The use of metrical form purposely restricts the movement of content, and when done well, will make unexpected movement in the sense. An unfair comparison for any poet writing villanelles is to think of Dylan Thomas' "Do Not Go Gentle Into That Good Night"and Elizabeth Bishop's "One Art," both of which exemplify how to move the sense forward in unexpected ways. A result for the reader is that the form feels natural: form follows function.

Robert Bridges (former British Poet Laureate, 1914- 1930) introduced the medieval French form, the triolet, into modern English. The form emphasizes repetition and two rhymes in a stanza of eight lines. Like the villanelle, also a French form, the mastery is in the progress of the refrain. Anthony's volume opens with a triolet, which is also the title poem, "Passing through the Woods." A change is achieved by the shifting of periods, allowing two adjacent words to serve two different sentences as the poem moves ever so slightly toward its lonely end:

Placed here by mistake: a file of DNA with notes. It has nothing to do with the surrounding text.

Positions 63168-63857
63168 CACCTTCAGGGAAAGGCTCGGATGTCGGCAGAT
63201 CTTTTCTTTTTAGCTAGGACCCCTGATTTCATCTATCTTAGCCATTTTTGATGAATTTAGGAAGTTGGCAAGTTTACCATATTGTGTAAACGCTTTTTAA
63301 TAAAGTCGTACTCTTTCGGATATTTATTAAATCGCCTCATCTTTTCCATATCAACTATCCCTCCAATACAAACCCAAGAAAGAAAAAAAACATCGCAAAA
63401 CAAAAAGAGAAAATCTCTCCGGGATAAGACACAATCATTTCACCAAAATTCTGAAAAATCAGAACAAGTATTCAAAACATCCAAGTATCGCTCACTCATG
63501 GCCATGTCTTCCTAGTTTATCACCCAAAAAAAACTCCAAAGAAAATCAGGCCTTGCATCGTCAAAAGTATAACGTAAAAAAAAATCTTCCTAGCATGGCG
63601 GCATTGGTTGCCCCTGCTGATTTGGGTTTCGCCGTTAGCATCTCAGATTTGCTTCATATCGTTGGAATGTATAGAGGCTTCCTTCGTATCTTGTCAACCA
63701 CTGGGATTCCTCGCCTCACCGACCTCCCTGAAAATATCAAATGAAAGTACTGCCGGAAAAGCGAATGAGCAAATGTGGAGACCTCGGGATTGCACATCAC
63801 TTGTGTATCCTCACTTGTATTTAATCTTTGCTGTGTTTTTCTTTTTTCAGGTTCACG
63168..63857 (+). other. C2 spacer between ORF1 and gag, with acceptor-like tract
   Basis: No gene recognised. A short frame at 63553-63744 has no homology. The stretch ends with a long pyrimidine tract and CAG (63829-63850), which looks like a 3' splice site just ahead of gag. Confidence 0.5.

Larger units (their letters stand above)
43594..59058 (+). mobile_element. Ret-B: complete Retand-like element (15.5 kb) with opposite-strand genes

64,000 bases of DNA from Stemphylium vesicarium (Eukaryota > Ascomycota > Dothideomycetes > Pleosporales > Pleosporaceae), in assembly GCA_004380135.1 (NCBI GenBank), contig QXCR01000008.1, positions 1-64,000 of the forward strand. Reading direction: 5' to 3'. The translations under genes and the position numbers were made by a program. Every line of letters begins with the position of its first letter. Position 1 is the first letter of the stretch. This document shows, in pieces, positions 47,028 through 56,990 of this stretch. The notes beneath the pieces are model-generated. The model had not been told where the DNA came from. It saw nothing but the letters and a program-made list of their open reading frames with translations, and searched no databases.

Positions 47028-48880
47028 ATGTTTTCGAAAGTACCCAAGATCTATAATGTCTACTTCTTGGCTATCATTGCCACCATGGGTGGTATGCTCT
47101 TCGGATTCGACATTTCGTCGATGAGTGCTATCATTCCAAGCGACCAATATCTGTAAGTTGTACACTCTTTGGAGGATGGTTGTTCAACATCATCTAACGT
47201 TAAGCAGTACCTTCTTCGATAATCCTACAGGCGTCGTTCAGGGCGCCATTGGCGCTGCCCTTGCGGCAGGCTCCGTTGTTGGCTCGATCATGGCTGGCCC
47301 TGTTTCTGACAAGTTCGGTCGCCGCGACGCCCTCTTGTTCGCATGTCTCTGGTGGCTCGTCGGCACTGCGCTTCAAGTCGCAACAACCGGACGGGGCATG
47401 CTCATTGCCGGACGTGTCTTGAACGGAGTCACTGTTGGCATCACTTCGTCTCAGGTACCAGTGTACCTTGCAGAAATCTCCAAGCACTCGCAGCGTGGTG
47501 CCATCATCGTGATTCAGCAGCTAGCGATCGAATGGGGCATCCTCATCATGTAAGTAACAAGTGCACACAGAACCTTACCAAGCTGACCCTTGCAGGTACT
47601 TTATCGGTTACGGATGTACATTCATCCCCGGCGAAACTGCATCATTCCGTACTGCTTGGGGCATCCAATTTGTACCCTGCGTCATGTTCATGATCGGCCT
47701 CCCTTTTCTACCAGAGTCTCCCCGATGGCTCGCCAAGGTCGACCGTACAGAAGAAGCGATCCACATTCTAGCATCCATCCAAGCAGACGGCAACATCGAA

It's hard to see my way because
the leaves have fallen. Now
they're drifting where a path once was —
… It's hard to see my way because
the leaves have fallen now.

Anthony has several triolets in this volume. Each one's refrain is like a shifting echo, and many throb like heartache—a friend's funeral, the memory of a deceased mother, 9/11's Flight 93.

Some subject matter, constrained by form, may not produce a new result for the reader. Reading about the death of child or suicide, can give any reader pause before proceeding. In "On the Suicide of a Friend," the narrator is remembering the comments of neighbors, who were "quick to judge," seeing "the coward's selfish way" while the narrator claims to have seen the despair, though questions what the desperation could have been.

The narrator goes on to acknowledge the "you" was not selfish, and even identifies with the internal "darkness." Yet, the poem ends in judgment, just as it began, but it's the narrator doing the judging: "you failed," though saving the mediation on this loss by way of God, who "will grant you rest" and the narrator: "we all [fail], but you did your best."